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Cuba's Fidel Castro steps down after half a century

HAVANA (Reuters) - Ailing Cuban leader Fidel Castro stepped down on Tuesday 49 years after taking power in an armed revolution, closing the book on a Cold War career that made him an icon to leftists and a tyrant to his foes.

Castro, 81, who has not appeared in public since undergoing stomach surgery almost 19 months ago, said he would not seek a new term as president or leader of Cuba’s armed forces when the National Assembly meets on Sunday.

His retirement raised expectations for change on the communist island, and calls by Castro’s arch-enemy, the United States, for democracy, but Cuba experts said limited economic reforms were more likely than swift political transformation.

“To my dear compatriots, who gave me the immense honor in recent days of electing me a member of parliament ... I communicate to you that I will not aspire to or accept -- I repeat not aspire to or accept -- the positions of president of the Council of State and commander-in-chief,” Castro said in a statement published in the Communist Party’s Granma newspaper.

U.S. President George W. Bush, who has tightened the decades-old economic embargo against Castro’s government, said his retirement should begin a democratic transition.

“Eventually this transition ought to lead to free and fair elections. And I mean free and I mean fair,” Bush said in Rwanda during a tour of Africa.

Cuba’s National Assembly, a rubber-stamp legislature, is expected to nominate Castro’s brother and designated successor Raul Castro as president. The 76-year-old defense minister has been running the country since emergency intestinal surgery forced his older brother to delegate power on July 31, 2006.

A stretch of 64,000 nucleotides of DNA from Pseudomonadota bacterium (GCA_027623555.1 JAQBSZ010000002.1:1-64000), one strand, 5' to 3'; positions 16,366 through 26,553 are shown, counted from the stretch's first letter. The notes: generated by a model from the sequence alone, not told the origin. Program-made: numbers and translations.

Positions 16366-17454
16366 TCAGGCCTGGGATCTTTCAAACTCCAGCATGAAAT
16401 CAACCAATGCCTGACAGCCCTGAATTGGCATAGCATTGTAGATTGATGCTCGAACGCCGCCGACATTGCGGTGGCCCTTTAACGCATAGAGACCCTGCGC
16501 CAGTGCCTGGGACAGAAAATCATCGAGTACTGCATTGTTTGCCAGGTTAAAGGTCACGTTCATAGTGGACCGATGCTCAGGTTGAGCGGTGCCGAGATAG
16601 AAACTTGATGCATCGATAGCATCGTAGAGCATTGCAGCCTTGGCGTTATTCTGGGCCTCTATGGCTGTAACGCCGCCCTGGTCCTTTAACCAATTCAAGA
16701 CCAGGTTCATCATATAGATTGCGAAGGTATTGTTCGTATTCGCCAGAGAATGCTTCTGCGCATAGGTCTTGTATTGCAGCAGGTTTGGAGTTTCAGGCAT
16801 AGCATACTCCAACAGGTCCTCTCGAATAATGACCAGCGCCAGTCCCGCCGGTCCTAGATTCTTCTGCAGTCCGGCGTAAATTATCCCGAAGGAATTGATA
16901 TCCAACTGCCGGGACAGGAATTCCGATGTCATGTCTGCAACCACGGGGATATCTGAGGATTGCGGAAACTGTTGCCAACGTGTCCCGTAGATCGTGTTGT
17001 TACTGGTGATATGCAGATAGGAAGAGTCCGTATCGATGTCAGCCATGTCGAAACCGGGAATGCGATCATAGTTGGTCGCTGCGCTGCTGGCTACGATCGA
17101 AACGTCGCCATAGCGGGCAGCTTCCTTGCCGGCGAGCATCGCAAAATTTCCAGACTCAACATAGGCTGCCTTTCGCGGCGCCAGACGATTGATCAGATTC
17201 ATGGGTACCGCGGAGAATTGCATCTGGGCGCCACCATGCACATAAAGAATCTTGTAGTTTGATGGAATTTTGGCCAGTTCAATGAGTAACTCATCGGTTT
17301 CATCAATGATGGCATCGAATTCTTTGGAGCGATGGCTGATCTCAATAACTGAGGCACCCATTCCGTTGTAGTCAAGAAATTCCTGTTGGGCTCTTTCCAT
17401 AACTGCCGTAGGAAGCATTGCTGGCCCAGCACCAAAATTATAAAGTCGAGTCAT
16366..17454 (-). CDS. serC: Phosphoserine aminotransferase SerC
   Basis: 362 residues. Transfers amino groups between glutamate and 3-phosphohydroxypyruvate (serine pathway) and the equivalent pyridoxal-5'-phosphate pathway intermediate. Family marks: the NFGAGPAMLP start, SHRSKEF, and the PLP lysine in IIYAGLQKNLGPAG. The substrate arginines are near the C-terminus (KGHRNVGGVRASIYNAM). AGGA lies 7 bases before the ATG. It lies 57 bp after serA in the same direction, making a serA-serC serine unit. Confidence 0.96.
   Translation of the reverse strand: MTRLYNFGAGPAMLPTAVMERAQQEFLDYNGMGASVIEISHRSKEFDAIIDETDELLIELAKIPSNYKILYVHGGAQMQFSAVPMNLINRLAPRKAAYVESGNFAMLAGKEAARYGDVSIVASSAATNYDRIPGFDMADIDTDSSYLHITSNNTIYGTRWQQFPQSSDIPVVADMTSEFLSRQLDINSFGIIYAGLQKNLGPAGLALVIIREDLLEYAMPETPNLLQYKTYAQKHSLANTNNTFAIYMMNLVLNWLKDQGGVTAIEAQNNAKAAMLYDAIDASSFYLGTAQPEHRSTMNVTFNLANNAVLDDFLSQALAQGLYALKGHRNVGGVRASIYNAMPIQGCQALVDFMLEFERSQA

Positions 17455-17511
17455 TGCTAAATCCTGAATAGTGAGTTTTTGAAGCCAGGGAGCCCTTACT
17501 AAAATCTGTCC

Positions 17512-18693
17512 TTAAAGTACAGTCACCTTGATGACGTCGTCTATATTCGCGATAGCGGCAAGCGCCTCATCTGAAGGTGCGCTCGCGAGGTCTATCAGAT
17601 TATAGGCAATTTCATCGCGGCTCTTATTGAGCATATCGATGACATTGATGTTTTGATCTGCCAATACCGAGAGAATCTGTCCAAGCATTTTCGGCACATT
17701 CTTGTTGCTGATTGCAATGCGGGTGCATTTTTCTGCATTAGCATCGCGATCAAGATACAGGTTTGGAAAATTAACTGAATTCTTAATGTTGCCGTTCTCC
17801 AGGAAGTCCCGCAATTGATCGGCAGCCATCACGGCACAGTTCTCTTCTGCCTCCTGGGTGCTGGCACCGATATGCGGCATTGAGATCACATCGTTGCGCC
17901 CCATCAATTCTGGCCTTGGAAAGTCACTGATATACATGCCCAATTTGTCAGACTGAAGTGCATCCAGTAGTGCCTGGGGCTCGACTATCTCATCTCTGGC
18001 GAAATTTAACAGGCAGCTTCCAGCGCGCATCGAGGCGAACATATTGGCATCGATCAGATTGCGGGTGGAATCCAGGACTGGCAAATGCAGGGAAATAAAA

Raul Castro has promoted more open debate about the failings of Cuba’s state-run economy, but he is unlikely to make bold political changes to the one-party state. Fidel Castro will remain influential as first secretary of the ruling Communist Party.

“This is a crucial moment. Cuba wants change, the people want change,” said Oswaldo Paya, Cuba’s best-known dissident.

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Cubans on the quiet streets of Havana reacted without surprise, some with sadness, to Castro’s retirement, first announced on Granma’s Web site in the middle of the night.

“Everyone knew for a while that he would not come back. The people got used to his absence,” said Roberto, a self-employed Cuban who did not want to be fully named.

“I don’t know what to say. I just want to leave. This system cannot continue,” said Alexis, a garbage collector.

“The Revolution will continue. Fidel resigned in time. It is a wise decision. He let Cubans get used to his absence for 18 months,” said Lazaro, a building administrator sweeping a lobby in slippers. He said the only economically viable institution in Cuba was the armed forces run by Raul Castro and hoped their efficiency would spill over into the rest of the economy.

“His body gave up after so many years fighting for social justice and the independence of Cuba from American control,” said a saddened psychology professor who identified himself simply as Dr. Alvizu.